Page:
Obese children need propofol dose adjustment
MedWire News: Obese children lose consciousness at a significantly lower propofol dose than children with a healthy body mass index (BMI), shows research.
Olutoyin Olutoye and team, from Texas Children's Hospital in Houston, USA, say that the findings are consistent with those in adults showing that "administration of drugs based on the readily available total body weight can result in an exaggerated physiologic reaction as well as delayed awakening from anesthesia in the obese patient."
They say that other studies have addressed this problem by basing anesthetic drug dosing on ideal bodyweight or lean bodyweight, but methods of determining these in children are not established and often unreliable.
"Our study suggests that a simple bedside method for deciding what dose of propofol to use for induction of anesthesia in a child is to first establish the child's BMI percentile on readily available gender-specific growth charts," say Olutoye et al.
Based on their findings, an intravenous propofol dose of 2.0 mg/kg will be effective in 95% of children with a BMI above the 95th percentile for age and gender, whereas those with a lower BMI will require a higher dose of 3.2 mg/kg, they say.
The study included 40 obese children (BMI >95th percentile for age and gender) and 40 with a healthy weight (BMI 25‑84th percentiles) who were scheduled for routine surgery. The first child received a low propofol starting dose of just 1.0 mg/kg. If the lash reflex remained after 20 seconds, the next child received a higher starting dose (0.25 mg/kg increments); if it was absent, the next was randomly assigned to receive the same or a lower dose.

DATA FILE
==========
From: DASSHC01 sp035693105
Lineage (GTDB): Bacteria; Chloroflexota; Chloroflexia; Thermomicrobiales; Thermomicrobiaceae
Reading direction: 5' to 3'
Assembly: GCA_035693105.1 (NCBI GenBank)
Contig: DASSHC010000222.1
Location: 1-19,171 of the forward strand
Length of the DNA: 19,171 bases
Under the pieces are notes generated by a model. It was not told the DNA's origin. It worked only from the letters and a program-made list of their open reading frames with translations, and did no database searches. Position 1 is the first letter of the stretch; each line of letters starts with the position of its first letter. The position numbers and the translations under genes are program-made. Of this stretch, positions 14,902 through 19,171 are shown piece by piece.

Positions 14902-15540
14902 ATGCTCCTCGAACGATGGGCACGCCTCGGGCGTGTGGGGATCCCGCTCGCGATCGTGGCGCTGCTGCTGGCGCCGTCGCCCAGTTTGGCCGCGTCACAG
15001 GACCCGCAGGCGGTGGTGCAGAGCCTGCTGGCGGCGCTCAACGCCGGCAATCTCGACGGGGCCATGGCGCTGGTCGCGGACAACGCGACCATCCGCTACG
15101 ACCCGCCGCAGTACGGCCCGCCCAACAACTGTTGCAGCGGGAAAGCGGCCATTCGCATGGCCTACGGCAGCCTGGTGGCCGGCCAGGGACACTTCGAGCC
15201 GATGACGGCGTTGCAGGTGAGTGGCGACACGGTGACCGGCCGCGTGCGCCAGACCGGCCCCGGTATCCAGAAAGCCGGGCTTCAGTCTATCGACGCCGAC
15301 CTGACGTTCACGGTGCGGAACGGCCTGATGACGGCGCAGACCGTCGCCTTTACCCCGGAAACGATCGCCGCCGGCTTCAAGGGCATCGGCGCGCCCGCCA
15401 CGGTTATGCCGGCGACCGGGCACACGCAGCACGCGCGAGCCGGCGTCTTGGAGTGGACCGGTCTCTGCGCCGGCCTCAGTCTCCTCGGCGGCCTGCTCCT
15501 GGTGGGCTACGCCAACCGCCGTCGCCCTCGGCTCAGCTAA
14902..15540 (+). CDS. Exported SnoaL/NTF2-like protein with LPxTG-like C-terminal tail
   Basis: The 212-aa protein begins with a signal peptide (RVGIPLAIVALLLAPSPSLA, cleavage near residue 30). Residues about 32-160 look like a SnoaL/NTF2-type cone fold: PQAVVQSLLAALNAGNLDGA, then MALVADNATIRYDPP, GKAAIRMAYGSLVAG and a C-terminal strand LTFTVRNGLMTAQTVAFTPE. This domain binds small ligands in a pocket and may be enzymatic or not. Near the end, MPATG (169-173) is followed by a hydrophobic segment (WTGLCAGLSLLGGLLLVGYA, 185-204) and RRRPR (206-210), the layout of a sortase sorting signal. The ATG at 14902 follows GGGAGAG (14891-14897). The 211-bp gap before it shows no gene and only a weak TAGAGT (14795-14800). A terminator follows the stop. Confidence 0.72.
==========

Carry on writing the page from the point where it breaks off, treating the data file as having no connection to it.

The team found that 95.5% of the obese children lost consciousness with a propofol dose of 2.0 mg/kg. By contrast, they had to use a dose of 3.25 mg/kg to achieve the same effect in non-obese children. All non-obese children lost consciousness with this dose, but only 80% did so at the next-lowest dose tested, of 3.0 mg/kg.
The 95% confidence intervals for the required dose in the two groups did not overlap, which "suggests that obese children require significantly less propofol for loss of lash reflex than do their nonobese peers," the researchers write in Anesthesia and Analgesia.
By Eleanor McDermid